An evacuee who became part of Blandford’s history.
D H Alexander was one of the most difficult names to track down on the memorial. It is only the digitisation of thousands of newspapers that gave me the breakthrough necessary to find him.
David was not a native of Blandford nor even of Dorset. He was born in Hendon, North West London 26 January 1926 the son of Hugh and Phyllis Alexander. Hugh worked in Insurance and had served with the London Scottish Regt in WW1 and Phyllis was a schoolteacher. David would have grown up in Hendon had not the Second World War intervened. David was 13½ when war broke out and was sent as a privately arranged evacuee with his brother, Patrick to live with his Uncle and Aunt, Louis and Margery Gill in Blandford.
Attending the Grammar School David won the Library prize for the school year 1941/2 and gained the Oxford School Certificate. David joined the RAF after VJ Day being appointed a Pilot Officer 22 February 1946, and as a Flying Officer a year later.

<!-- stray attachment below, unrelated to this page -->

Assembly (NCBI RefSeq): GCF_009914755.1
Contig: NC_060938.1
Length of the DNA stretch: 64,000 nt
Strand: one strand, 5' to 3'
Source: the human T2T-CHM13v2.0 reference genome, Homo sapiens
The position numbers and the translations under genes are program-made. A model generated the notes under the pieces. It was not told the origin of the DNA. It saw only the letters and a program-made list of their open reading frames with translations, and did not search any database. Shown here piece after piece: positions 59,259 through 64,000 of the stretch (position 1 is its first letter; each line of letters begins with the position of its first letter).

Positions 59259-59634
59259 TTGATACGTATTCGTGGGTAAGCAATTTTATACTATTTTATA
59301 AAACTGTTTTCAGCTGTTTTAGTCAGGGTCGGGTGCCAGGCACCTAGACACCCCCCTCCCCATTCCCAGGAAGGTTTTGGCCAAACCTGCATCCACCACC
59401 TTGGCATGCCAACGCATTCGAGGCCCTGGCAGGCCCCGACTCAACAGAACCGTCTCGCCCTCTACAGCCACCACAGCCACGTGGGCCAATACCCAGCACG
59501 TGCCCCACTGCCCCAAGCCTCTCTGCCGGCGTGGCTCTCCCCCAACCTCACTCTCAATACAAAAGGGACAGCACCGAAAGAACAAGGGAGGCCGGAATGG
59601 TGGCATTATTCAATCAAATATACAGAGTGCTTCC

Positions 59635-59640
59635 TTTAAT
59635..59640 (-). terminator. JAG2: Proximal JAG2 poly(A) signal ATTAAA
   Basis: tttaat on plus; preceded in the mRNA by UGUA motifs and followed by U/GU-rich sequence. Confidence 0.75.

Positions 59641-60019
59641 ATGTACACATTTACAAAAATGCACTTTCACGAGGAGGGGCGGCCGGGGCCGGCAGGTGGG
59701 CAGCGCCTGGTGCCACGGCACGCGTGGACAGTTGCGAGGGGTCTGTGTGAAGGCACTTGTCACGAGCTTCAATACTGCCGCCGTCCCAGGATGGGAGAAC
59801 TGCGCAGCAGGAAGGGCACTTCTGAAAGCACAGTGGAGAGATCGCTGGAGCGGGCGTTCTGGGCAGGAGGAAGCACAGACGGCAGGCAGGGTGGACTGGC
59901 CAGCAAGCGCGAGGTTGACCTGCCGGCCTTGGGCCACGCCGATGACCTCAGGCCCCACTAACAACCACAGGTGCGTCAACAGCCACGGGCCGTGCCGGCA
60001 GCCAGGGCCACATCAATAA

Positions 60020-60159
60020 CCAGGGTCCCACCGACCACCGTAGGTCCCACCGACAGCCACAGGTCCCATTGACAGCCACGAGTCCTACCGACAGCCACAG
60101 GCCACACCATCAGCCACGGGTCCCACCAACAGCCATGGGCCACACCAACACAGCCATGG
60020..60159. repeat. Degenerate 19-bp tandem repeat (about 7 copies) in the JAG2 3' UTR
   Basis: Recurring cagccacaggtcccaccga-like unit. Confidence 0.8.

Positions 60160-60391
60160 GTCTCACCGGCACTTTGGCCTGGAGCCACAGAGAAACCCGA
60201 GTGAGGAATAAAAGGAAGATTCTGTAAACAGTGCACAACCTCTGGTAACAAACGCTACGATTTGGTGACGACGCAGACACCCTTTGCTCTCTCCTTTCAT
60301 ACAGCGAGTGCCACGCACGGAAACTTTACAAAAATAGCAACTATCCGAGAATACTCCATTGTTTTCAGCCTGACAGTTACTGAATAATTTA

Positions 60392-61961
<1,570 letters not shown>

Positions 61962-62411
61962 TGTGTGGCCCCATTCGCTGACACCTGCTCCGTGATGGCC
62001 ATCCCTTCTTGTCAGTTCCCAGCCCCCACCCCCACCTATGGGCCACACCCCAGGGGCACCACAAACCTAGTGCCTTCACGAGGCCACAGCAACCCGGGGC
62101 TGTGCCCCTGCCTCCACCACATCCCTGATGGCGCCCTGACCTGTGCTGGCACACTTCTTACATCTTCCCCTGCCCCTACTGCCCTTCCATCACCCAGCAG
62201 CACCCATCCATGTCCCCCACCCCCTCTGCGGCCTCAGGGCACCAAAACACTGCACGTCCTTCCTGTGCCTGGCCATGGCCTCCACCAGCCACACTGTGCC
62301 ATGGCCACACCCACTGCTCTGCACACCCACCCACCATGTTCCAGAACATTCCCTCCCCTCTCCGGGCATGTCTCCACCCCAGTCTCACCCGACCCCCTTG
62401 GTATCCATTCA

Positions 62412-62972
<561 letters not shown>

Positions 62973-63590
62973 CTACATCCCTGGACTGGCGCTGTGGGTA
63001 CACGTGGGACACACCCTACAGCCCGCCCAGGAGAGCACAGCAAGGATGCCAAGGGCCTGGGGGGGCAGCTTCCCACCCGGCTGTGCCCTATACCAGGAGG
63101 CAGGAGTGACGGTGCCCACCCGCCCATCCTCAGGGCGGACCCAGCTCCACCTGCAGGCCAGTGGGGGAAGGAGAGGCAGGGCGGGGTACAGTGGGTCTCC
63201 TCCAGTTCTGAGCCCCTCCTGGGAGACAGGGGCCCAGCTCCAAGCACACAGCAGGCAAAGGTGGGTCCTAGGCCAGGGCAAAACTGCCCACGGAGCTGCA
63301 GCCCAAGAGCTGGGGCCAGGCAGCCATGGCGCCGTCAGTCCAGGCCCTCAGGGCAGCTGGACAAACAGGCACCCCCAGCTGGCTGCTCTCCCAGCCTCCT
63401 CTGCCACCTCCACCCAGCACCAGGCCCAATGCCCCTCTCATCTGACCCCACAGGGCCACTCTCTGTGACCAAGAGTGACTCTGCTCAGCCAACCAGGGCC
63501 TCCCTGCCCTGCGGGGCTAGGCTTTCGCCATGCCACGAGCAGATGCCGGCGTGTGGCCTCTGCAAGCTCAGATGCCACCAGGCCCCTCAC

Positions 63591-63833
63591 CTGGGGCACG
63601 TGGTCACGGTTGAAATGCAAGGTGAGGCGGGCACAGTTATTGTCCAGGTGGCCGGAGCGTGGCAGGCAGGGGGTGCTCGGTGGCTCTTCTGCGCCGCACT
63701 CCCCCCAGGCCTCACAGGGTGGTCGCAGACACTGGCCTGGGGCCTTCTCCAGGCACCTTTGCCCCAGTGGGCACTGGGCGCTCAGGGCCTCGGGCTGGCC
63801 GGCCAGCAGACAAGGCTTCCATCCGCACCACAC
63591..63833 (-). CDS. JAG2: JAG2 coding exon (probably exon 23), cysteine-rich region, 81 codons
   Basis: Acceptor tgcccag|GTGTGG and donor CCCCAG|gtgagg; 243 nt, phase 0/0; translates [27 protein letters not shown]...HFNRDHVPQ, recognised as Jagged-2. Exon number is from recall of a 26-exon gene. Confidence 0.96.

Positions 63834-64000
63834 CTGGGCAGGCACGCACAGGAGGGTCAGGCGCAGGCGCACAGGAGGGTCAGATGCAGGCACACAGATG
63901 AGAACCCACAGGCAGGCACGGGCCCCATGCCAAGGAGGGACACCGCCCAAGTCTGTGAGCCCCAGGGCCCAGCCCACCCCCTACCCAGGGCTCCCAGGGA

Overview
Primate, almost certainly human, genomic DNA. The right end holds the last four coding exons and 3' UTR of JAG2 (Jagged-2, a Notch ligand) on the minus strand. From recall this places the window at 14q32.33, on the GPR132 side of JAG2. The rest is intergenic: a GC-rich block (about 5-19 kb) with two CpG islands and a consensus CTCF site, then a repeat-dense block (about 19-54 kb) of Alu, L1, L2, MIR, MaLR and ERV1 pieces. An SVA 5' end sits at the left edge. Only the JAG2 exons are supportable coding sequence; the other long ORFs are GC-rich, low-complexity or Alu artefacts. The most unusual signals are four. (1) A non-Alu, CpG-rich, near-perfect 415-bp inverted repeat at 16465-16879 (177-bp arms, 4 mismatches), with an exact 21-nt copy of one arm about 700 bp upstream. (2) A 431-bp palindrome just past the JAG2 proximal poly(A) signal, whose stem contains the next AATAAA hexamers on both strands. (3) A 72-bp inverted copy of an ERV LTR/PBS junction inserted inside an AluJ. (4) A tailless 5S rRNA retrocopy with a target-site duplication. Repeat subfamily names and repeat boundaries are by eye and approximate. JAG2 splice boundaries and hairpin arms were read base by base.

In 1947 David was a pilot in the RAF as part of the Occupation forces in Japan. He was one of the 7 pilots in ‘B’ Flight 17 Squadron RAF. The squadron were conducting normal peacetime training sorties with David flying Spitfire Mk XIV RN128 when the Squadron diary for September 19th 1947 records:
WE WERE ALL SHOCKED TO HEAR OF THE DEATH OF FLYING OFFICER ALEXANDER IN A FLYING ACCIDENT NEAR IWAKUNI. AS YET NEWS IS VERY MEAGRE AND WE ARE WAITING TO HEAR THE FULL FACTS ….
On the 23rd the diary notes:
SIGNALS HAVE ARRIVED REPORTING THAT FLYING OFFICER ALEXANDER WAS IN FORMATION WHEN HIS AIRCRAFT DEVELOPED ENGINE TROUBLE. HE ATTEMPTED TO GAIN HEIGHT PRIOR TO BALING OUT. HE BALED OUT AND AIRCRAFT CRASHED INTO DEEP WATER, WE STILL DON’T KNOW WHETHER HIS ‘CHUTE OPENED OR NOT.
David was 21 years old